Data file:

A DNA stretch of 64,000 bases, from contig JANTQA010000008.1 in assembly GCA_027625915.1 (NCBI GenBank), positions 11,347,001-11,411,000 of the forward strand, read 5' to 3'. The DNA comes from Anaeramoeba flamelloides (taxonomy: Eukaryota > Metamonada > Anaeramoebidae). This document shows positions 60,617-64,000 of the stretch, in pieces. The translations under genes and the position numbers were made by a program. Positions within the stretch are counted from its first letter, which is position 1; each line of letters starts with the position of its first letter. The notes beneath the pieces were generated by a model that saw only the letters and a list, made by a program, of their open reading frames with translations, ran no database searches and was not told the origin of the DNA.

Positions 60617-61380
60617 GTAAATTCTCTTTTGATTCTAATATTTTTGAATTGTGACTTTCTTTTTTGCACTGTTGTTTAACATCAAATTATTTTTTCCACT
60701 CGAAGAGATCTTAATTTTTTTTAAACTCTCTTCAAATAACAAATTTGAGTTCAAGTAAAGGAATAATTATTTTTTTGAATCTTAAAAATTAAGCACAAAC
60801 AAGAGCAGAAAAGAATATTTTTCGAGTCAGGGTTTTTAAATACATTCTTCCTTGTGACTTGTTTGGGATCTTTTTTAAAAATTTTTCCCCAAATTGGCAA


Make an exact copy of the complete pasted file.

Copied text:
A DNA stretch of 64,000 bases, from contig JANTQA010000008.1 in assembly GCA_027625915.1 (NCBI GenBank), positions 11,347,001-11,411,000 of the forward strand, read 5' to 3'. The DNA comes from Anaeramoeba flamelloides (taxonomy: Eukaryota > Metamonada > Anaeramoebidae). This document shows positions 60,617-64,000 of the stretch, in pieces. The translations under genes and the position numbers were made by a program. Positions within the stretch are counted from its first letter, which is position 1; each line of letters starts with the position of its first letter. The notes beneath the pieces were generated by a model that saw only the letters and a list, made by a program, of their open reading frames with translations, ran no database searches and was not told the origin of the DNA.

Positions 60617-61380
60617 GTAAATTCTCTTTTGATTCTAATATTTTTGAATTGTGACTTTCTTTTTTGCACTGTTGTTTAACATCAAATTATTTTTTCCACT
60701 CGAAGAGATCTTAATTTTTTTTAAACTCTCTTCAAATAACAAATTTGAGTTCAAGTAAAGGAATAATTATTTTTTTGAATCTTAAAAATTAAGCACAAAC
60801 AAGAGCAGAAAAGAATATTTTTCGAGTCAGGGTTTTTAAATACATTCTTCCTTGTGACTTGTTTGGGATCTTTTTTAAAAATTTTTCCCCAAATTGGCAA